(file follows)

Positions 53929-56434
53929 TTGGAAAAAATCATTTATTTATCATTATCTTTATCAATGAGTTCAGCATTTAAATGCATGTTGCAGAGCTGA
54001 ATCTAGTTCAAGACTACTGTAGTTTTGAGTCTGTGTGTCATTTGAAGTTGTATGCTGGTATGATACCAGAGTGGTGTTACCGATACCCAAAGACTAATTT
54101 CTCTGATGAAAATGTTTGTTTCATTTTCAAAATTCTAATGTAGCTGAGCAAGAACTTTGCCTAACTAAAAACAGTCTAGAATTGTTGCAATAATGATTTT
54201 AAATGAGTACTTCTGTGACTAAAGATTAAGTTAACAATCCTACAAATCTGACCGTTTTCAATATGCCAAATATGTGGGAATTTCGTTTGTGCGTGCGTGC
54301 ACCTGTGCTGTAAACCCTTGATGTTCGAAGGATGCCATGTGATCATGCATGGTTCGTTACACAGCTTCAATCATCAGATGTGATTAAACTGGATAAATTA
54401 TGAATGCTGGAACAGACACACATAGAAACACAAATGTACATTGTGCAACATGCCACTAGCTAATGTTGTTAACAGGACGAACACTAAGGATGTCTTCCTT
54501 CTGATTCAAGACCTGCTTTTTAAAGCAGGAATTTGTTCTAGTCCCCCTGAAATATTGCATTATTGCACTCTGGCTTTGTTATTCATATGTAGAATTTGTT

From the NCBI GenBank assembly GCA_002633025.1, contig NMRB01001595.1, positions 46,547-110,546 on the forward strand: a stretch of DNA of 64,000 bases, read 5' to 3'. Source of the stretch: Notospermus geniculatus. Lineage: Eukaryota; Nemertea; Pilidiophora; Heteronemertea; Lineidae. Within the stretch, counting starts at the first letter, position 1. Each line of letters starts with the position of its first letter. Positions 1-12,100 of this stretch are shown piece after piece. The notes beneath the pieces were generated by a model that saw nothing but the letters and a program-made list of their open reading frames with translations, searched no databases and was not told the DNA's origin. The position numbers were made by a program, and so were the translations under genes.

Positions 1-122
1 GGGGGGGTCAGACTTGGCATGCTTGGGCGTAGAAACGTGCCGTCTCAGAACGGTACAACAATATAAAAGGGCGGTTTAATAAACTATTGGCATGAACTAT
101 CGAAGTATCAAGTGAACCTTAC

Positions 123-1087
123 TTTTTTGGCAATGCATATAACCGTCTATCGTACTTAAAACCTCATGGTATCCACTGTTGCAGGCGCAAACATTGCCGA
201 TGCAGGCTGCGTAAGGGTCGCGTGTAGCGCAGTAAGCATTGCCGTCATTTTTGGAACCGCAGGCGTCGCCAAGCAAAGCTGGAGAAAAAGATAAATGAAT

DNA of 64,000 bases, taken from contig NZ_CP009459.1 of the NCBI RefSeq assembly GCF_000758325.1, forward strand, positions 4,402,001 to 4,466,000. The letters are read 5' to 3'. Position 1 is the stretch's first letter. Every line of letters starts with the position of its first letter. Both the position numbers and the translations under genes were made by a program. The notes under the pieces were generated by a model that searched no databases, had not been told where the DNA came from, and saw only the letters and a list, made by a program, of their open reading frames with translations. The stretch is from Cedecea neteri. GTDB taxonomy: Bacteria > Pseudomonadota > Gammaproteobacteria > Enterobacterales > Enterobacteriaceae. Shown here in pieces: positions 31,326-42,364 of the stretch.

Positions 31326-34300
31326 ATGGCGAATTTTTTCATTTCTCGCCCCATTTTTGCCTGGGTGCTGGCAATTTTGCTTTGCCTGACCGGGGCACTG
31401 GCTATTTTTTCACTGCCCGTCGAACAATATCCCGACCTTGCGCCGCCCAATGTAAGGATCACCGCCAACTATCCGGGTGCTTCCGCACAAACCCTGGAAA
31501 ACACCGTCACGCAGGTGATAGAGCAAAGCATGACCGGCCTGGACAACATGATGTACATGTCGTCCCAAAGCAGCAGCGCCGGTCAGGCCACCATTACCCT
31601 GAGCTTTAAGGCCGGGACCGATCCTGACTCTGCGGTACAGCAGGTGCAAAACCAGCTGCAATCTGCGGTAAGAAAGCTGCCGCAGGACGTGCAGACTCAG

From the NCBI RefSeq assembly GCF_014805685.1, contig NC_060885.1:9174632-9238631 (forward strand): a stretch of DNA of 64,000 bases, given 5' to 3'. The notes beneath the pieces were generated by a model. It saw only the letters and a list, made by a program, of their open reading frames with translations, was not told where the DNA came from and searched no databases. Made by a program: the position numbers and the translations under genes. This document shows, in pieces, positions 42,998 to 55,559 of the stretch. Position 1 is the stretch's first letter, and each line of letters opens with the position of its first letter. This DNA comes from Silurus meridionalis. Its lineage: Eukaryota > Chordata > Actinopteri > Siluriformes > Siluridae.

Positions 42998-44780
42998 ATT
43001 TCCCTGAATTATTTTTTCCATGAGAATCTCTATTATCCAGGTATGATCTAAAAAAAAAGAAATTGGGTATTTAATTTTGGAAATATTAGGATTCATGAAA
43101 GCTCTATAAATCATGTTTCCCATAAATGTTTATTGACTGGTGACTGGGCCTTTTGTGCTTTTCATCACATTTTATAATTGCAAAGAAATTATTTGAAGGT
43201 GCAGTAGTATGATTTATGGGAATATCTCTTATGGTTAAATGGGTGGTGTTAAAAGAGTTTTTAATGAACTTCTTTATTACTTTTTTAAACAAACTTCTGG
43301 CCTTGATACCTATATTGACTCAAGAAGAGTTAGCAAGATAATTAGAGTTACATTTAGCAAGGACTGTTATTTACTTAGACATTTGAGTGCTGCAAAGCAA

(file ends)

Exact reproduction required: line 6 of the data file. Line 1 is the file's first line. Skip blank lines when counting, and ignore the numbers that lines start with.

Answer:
54301 ACCTGTGCTGTAAACCCTTGATGTTCGAAGGATGCCATGTGATCATGCATGGTTCGTTACACAGCTTCAATCATCAGATGTGATTAAACTGGATAAATTA